Black Cohosh Root

A cousin to the buttercup, black cohosh is a flowering plant that grows throughout North America. The scientific name for the plant is Actaea racemosa. However, it was once known as Cimicifuga racemosa. The roots of the plant have been used as a natural medicine since the 19th century. Some scientists believe that black cohosh contains chemicals that are similar to estrogen, an important female sex hormone. Because of this belief, some researchers feel that black cohosh may be beneficial for addressing symptoms of menopause that are linked to changes in estrogen levels in the body. Results of clinical studies have been mixed. There is currently not enough evidence to prove that black cohosh is beneficial for women who are suffering from menopausal symptoms.

Exploring Your Options for Black Cohosh Supplementation

Black cohosh is available in both capsule and liquid forms. You'll find products that you can easily add to your diet in the collection at Walgreens. When selecting the right black cohosh health supplement for your needs, be sure to consider the amount that you'll need to take to adhere to your doctor's or herbalist's guidelines. Taking too much black cohosh extract each day can greatly increase your risk of developing side effects. These include stomach problems, headaches, dizziness, weight gain, slow heart rate and changes in vision. Herbal supplements that contain black cohosh have been linked to liver issues. Those who have liver disease or any condition that affects the liver should not take black cohosh. In addition, the herb should not be combined with any medications or herbs that could negatively impact the liver. Pregnant and nursing women should not use black cohosh. Because the herb may affect levels of estrogen in the body, do not take black cohosh if you have any condition or a history of having any condition that could be worsened by estrogen. These include cancer of the breasts, ovaries or uterus or noncancerous fibroid tumors of the uterus. The safety of using black cohosh for periods of longer than six months is unknown. Always consult a physician before using black cohosh or changing your dosage.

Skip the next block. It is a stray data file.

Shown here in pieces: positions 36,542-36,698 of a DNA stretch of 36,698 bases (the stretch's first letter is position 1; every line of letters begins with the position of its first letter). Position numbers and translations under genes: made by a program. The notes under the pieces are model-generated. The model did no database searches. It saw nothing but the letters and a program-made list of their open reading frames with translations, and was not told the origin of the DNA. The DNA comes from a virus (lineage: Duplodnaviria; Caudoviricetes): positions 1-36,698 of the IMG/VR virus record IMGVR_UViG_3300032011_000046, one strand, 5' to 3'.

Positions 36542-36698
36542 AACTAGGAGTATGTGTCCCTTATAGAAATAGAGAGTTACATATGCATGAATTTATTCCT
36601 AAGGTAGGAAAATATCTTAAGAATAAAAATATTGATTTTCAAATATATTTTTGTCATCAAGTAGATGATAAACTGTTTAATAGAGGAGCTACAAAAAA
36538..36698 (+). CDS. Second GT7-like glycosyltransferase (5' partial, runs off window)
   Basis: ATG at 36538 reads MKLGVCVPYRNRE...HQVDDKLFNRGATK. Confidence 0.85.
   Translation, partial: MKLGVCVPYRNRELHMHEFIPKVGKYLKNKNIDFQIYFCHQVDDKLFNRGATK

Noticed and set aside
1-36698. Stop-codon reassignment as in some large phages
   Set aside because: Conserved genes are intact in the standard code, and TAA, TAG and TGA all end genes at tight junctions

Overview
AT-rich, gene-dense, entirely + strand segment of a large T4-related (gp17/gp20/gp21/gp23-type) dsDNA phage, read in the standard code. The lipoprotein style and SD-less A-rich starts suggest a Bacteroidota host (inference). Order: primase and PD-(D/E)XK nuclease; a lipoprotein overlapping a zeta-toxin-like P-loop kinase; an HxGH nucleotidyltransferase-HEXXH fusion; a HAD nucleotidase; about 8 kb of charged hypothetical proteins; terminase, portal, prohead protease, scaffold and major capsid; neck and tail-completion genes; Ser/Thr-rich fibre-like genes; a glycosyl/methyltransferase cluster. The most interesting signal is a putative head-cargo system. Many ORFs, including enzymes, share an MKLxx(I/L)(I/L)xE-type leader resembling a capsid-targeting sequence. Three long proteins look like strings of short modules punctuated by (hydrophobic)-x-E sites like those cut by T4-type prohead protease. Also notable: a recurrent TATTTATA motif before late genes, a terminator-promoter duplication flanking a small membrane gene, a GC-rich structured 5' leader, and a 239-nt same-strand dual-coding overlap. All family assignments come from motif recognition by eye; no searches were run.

This summary is intended for general informational purposes only, and should not be interpreted as specific medical advice. The U.S. Food and Drug Administration does not strictly regulate herbs and supplements. There is no guarantee of purity, strength, or safety of the products. As a result, effects may vary. You should read product labels. In addition, if you are taking medications, herbs, or other supplements you should consult with a qualified healthcare provider before taking a supplement as supplements may interact with other medications, herbs, and nutritional products. If you have a medical condition, including if you are pregnant or nursing, you should speak to your physician before taking a supplement. Consult a healthcare provider if you experience side effects.